At his profile page at Aboutme.com, while in college he wrote: “Ultimately, I would love to write for National Geographic or something with a similarily cultural and environmental focus.”
He is now an Assistant Web Editor of Discover Magazine.
UPDATE! On July 8, Nathaniel Sharping Liked the Tweet sent out to promote this post. — Eric, Editor
Of particular interest to readers of Subpecieist.com, Scharping has had his writings carried by Alex Jones and InfoWars. See April 24, 2018, “Uranus Smells Exactly How You Think It Does,” Astronomy, InfoWars.com
On June 24 Scharping published a lengthy and detailed piece in Discover Magazine. It has been picked up today, July 3, by GeneticLiteracyProject,
How genes from long-extinct Neanderthals and Denisovans live on in modern human DNA
Scharping’s piece includes many startling admissions that one would not expect to see in a mainstream, left-leaning science publication. For example, he opens:
When the Neanderthal genome was first sequenced in 2010 and compared with ours, scientists noticed that genes from Homo neanderthalensis also showed up in our own DNA. The conclusion was inescapable: Our ancestors mated and reproduced with another lineage of now-extinct humans who live on today in our genes…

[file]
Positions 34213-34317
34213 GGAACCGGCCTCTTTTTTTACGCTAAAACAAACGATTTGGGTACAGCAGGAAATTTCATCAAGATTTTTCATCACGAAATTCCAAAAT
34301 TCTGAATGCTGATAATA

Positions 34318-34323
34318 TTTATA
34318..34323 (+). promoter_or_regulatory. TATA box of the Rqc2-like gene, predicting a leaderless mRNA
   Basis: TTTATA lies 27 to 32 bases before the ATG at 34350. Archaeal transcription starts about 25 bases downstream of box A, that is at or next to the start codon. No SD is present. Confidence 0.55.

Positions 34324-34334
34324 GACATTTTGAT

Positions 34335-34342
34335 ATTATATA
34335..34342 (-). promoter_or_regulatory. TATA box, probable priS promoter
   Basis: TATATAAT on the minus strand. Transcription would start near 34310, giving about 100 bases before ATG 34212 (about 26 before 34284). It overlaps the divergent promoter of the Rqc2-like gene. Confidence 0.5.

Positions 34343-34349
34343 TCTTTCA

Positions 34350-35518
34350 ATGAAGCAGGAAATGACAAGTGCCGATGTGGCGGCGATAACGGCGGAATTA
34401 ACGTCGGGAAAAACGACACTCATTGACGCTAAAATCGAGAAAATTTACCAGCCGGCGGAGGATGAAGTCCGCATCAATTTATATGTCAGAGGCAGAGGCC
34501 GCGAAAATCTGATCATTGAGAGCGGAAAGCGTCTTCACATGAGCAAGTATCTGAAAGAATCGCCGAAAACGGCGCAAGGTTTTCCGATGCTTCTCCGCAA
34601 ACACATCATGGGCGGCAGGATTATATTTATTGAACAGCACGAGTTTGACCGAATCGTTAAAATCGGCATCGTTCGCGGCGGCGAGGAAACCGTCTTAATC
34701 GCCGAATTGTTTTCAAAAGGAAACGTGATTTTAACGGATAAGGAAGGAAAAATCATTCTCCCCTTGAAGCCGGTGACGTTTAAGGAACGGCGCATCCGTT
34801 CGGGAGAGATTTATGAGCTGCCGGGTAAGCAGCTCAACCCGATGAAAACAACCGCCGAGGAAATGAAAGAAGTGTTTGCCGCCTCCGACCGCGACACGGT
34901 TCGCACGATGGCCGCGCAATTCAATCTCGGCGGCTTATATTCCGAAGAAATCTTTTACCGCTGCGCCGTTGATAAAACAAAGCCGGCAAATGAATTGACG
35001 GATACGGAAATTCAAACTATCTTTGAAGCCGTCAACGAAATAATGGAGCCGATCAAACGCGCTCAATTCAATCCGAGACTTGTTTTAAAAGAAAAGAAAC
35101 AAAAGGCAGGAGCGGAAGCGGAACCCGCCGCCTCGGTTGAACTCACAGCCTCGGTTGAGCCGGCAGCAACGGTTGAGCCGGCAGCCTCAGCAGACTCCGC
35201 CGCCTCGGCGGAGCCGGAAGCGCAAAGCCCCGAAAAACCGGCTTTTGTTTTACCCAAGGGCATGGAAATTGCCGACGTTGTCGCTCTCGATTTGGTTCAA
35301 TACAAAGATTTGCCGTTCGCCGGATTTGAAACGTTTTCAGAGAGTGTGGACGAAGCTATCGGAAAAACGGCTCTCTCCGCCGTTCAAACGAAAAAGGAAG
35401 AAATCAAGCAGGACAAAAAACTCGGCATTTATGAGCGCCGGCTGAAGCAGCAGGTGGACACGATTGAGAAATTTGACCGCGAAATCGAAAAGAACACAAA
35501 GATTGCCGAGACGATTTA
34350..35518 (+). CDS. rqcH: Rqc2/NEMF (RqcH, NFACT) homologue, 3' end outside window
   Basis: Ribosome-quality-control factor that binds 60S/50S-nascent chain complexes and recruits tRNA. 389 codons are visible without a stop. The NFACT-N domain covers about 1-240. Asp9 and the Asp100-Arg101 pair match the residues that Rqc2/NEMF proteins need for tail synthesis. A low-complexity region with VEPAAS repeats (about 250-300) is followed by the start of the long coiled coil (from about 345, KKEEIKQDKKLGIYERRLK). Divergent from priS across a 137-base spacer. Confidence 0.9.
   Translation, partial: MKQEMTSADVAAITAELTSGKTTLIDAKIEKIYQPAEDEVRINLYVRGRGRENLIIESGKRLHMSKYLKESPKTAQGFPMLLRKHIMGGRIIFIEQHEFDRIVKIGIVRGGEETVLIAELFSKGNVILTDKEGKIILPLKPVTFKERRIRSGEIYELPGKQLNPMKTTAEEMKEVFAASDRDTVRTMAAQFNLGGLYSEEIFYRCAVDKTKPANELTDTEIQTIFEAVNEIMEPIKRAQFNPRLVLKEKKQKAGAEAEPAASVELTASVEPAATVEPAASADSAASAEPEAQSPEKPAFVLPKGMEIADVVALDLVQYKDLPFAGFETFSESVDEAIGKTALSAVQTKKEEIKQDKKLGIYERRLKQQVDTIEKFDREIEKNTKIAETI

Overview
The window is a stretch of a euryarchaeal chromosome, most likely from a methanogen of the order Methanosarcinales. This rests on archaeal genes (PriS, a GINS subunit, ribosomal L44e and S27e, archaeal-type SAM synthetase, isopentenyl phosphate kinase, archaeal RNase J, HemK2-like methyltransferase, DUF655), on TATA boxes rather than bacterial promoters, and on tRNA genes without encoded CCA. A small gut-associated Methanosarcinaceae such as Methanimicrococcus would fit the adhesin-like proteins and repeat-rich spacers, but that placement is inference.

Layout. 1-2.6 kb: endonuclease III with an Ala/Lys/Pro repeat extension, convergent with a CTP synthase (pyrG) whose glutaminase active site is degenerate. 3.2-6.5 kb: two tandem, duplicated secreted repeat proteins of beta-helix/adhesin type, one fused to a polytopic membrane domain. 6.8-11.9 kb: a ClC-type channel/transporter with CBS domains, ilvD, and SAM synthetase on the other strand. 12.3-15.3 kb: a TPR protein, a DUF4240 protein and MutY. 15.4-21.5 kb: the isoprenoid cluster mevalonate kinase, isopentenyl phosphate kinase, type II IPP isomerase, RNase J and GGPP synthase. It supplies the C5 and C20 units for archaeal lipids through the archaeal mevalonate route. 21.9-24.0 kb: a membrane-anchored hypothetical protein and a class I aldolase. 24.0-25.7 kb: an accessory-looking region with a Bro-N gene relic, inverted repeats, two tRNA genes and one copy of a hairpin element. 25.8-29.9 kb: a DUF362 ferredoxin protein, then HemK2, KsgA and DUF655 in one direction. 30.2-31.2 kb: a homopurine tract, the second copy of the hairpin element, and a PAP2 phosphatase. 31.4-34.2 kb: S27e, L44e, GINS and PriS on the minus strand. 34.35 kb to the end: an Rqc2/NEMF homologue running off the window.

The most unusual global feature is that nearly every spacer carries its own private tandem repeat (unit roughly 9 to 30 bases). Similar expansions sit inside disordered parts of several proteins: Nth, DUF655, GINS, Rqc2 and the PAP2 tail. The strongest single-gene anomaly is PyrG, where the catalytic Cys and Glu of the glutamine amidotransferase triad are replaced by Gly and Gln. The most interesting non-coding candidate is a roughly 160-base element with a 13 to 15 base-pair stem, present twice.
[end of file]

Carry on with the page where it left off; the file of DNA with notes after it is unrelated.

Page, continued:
Genes from Denisovans and Neanderthals are not present in everyone’s DNA — for example, some Africans have neither, while Europeans have just Neanderthal genes. But, these genetic echoes are loud enough to stand out clearly to scientists. [Emphasis added.]
Scharping goes on to call the discovery of ancient DNA in modern humans “shocking,” and suggests the introgression “enriched” Eurasians today. Continuing:
Those interbreeding events [with Neanderthals and Denisovans], also called introgressions, did not create a new species of human — they enriched an already existing on.
Africans admixture with ancient hunter/gatherer hominins
On African “ghost lineages”:
Modern humans living in Africa may have interbred with one or more hominin species there…
Other researchers looking at the DNA of African hunter-gatherers today have used similar methods to find what they say is evidence that the ancestors of those groups mated with other hominins on the continent tens of thousands of years ago… the largest study, published in 2011, looked at the DNA of 61 Africans from the Mandenka, Biaka and San tribes.
Based on their modeling, the researchers say that around two percent of the African genomes they sequenced came from a mysterious group of ancient hominins. [Emphasis added.]
Note – Few science writers have been willing to go so far as to explicitly state that Sub-Saharan African admixture with primitive hominids is at 2%.